The ul­ti­mate Cana­dian ice-skat­ing ex­pe­ri­ence

Mary Charleson writes about her op­por­tu­nity to ful­fil a frosty fan­tasy at Lake Louise

The Province - - TRAVEL -

Since see­ing the Mol­son Cana­dian 2010 Win­ter Olympic com­mer­cial fea­tur­ing a lone hockey player skat­ing on an open frozen lake, with a back­drop of moun­tains, I have fan­ta­sized about do­ing the same in the Cana­dian Rock­ies, wear­ing my team’s hockey jersey.

I skated the canal in Ot­tawa with a friend one time, which was pretty epic, but the ul­ti­mate — skat­ing Lake Louise sur­rounded by the moun­tains of Banff Na­tional Park, on a clear, cold win­ter day — was still a fan­tasy.

As a Cana­dian who grew up in On­tario, ice skat­ing on rivers and lakes was fa­mil­iar. I had spent many win­ters play­ing shinny with the boys on Lake Sim­coe af­ter school.

But liv­ing in Van­cou­ver the last 30 years, in­door are­nas were as scenic as it got.


I took up play­ing hockey again in my mid-40s with a bunch of fun-lov­ing women on a team called The Stan­ley Cup­cakes. I fig­ured a photo wear­ing my team jersey would make for a trea­sured keep­sake, long af­ter re­tir­ing my skates.

So when a con­fer­ence I had been at­tend­ing in Banff ended mid­day, and an op­por­tu­nity to grab a rental car with snow tires came up, I jumped at it. The 55-kilo­me­tre drive to Lake Louise would al­low me a cou­ple hours of skat­ing on the lake just be­fore sun­set, with time to safely re­turn to the Banff Up­per Hot Springs that evening for a soak.

There’s noth­ing quite like the com­fort of my skates, and I was truly miss­ing my Grafs that day, but rentals were avail­able at the Fair­mont Chateau Lake Louise Ho­tel, and Chateau Moun­tain Sports, lo­cated just off the lobby.

Cost for a two-hour skate rental was $13 for adults and a full-day was $16. Skat­ing on the lake is free.

Fair­mont staff be­gin mea­sur­ing ice thick­ness at the end of Novem­ber. Once it is safe, usu­ally the first week of De­cem­ber, they clear large ar­eas of snow for the rinks. The ice is main­tained by flood­ing with a trac­tor and sprin­kler in tow, Zam­boni-style, to main­tain smooth­ness through­out the sea­son. It’s rare that the lake can be nat­u­rally skated on with­out snow clear­ing, but pro­longed deep freezes early sea­son with­out a heavy snow­fall have hap­pened.

Flood­lights il­lu­mi­nate the rink un­til 11 p.m., so day­time or evening skat­ing is pos­si­ble.

Large ice cas­tles are built on the lake dur­ing the Ice Magic Fes­ti­val be­fore Christ­mas, and re­main through­out the sea­son as long as the frozen lake can main­tain their weight. They are a spec­tac­u­lar at­trac­tion all on their own.

It was clear and cold at -15 C with a cut­ting wind.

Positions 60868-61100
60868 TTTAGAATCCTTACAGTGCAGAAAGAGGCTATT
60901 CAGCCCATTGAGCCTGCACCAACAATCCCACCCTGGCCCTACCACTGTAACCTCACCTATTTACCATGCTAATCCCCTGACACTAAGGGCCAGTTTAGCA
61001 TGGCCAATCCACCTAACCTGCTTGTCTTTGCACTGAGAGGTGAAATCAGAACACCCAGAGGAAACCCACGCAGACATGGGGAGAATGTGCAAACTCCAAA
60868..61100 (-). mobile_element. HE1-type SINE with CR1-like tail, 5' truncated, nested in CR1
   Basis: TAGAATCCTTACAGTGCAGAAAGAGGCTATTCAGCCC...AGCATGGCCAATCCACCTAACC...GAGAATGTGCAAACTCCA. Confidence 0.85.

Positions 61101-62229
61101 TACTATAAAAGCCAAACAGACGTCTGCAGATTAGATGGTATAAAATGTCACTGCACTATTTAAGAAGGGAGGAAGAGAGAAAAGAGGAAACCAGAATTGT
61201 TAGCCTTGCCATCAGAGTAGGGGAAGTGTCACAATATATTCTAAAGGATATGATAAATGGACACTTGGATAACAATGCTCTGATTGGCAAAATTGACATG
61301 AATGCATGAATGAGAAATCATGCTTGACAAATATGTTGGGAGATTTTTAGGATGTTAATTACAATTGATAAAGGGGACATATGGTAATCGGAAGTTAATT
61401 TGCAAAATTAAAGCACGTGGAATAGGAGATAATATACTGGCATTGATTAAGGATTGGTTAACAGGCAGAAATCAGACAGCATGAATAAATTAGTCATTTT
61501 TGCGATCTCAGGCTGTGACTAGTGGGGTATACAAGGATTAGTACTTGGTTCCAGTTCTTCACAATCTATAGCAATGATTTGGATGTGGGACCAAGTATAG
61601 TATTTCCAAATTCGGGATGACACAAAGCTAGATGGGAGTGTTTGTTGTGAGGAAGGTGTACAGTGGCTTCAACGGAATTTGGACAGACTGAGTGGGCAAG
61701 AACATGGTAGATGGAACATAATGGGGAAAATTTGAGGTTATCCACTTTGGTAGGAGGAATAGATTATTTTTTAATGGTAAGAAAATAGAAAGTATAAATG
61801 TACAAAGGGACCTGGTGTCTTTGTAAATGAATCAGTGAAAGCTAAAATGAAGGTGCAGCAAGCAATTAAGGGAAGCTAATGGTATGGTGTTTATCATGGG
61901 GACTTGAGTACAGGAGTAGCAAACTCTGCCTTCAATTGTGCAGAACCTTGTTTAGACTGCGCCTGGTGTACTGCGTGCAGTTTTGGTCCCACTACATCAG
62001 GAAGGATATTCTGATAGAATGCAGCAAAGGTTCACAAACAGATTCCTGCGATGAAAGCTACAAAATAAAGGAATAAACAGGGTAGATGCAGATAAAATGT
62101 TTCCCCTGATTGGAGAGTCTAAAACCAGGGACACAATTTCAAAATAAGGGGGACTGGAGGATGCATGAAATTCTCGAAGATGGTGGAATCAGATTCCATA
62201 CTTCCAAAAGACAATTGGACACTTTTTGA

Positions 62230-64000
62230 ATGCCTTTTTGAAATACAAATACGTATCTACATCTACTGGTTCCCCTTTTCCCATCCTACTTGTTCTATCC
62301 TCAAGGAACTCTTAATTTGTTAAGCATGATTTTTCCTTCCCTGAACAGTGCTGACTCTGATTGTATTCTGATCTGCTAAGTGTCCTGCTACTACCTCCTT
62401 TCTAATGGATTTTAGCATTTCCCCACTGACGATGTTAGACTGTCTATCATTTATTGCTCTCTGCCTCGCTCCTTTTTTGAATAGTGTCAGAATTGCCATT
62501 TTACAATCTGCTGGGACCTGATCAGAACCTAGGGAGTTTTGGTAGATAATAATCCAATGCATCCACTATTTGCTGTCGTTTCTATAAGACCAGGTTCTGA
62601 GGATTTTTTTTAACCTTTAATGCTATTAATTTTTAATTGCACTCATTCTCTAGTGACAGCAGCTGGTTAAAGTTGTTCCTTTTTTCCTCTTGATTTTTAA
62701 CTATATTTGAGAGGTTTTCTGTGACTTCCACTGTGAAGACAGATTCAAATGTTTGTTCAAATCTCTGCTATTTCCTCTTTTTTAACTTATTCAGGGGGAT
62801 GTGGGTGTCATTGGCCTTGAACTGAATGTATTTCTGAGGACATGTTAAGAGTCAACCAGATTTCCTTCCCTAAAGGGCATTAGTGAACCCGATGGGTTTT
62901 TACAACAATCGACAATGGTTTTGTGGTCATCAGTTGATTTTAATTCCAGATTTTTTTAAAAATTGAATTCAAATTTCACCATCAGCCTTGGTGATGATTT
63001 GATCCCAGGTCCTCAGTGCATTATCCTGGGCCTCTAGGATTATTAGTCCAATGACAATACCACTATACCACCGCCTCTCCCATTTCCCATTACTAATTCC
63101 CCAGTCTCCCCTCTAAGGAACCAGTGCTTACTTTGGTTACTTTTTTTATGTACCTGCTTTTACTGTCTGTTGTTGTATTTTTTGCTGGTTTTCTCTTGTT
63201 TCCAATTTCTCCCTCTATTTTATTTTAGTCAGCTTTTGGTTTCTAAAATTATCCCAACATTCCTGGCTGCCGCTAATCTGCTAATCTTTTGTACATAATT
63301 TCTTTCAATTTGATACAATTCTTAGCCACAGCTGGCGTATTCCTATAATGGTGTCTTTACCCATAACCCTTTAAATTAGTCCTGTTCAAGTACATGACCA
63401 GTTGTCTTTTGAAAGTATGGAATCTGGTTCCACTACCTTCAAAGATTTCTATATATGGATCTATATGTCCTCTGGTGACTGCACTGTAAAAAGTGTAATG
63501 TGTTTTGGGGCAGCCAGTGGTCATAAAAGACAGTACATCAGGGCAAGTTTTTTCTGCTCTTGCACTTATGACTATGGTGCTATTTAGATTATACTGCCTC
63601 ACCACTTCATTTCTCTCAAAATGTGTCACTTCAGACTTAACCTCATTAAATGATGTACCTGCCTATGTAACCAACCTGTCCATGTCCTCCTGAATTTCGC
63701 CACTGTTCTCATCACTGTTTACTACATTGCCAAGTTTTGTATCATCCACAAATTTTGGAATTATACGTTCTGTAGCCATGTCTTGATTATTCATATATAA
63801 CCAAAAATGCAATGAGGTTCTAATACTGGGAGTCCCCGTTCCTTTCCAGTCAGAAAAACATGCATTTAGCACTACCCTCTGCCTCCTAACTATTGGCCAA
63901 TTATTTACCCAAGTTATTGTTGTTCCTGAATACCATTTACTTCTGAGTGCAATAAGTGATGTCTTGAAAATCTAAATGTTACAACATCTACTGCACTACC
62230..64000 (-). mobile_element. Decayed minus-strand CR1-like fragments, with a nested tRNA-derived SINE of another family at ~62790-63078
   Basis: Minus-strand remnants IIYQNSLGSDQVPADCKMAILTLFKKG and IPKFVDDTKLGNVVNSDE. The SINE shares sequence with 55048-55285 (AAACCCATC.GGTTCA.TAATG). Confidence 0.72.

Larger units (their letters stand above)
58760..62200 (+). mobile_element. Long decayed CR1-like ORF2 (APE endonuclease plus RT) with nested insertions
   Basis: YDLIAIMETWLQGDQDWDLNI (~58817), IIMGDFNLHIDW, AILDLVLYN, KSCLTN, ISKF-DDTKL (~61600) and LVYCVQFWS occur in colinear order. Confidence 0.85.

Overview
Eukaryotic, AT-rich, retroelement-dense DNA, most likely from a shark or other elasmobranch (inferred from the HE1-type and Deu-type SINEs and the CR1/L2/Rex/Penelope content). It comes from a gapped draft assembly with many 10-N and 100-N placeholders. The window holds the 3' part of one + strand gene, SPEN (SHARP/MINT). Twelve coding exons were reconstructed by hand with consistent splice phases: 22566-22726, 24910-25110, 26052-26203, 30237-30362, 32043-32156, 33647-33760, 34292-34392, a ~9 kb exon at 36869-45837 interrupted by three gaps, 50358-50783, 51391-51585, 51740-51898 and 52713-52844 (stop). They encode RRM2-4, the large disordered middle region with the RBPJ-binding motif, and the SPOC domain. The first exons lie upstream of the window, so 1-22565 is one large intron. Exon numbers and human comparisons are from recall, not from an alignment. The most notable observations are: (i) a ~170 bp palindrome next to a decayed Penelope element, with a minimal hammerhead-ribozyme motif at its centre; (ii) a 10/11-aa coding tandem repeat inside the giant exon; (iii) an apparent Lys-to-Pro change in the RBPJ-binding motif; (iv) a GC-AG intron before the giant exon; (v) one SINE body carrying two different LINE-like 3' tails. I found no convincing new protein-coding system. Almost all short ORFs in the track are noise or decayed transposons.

Numer­ous hockey rinks are lo­cated next to the skat­ing rink. Nets and pucks are out, and you can bring your own stick or rent one for $5. I joined an im­promptu shinny game of three-on-three while there.

Lake Louise hosts an an­nual

Pond Hockey Clas­sic tour­na­ment the third week of February each year. Now in its 11th sea­son, teams flock from afar, and en­try sells out early.

There are firepits and benches by the lake, mak­ing it easy to change into skates and leave snow boots shel­tered.

You can also visit a rink­side “ice bar.” Built en­tirely of sculpted ice, they cu­ri­ously have heaters to stand un­der­neath, al­low­ing you to sip an adult bev­er­age in warm com­fort while still be­ing out­side.

I wasn’t stay­ing in Lake Louise on my trip, but for those who plan to, you can’t beat the Fair­mont Chateau Lake Louise for view and lo­ca­tion. It books up quickly, though, and is the most ex­pen­sive op­tion.


More eco­nom­i­cal stays are avail­able within the town of Lake Louise at lo­ca­tions such as Deer Lodge and Lake Louise Inn.

Depend­ing on what ac­tiv­i­ties you wish to pur­sue, such as ski­ing or vis­it­ing nat­u­ral hot springs in the area, stay­ing in Banff and driv­ing to Lake Louise for the day is a great op­tion. While hav­ing a rental car pro­vided free­dom to visit nearby towns or ski on ad­di­tional days at Sun­shine,

Lake Louise or Norquay, there are also buses to these ar­eas from the Chateau and Banff, as well as a daily shut­tle to Cal­gary In­ter­na­tional air­port, just 180 km east of Lake Louise.

As I re­moved my skates sit­ting on an out­door bench by the firepit, I couldn’t wipe the smile off my face.

My fin­gers were bare and cold, but my heart was warm and full. And that hot rum drink at the ice bar was beck­on­ing.

I skated the canal in Ot­tawa with a friend one time, which was pretty epic, but the ul­ti­mate — skat­ing Lake Louise sur­rounded by the moun­tains of Banff Na­tional Park, on a clear, cold win­ter day — was still a fan­tasy.” Mary Charleson

Mary Charleson se­cures a trea­sured photo keep­sake: pos­ing on Lake Louise in her Stan­ley Cup­cakes team jersey.

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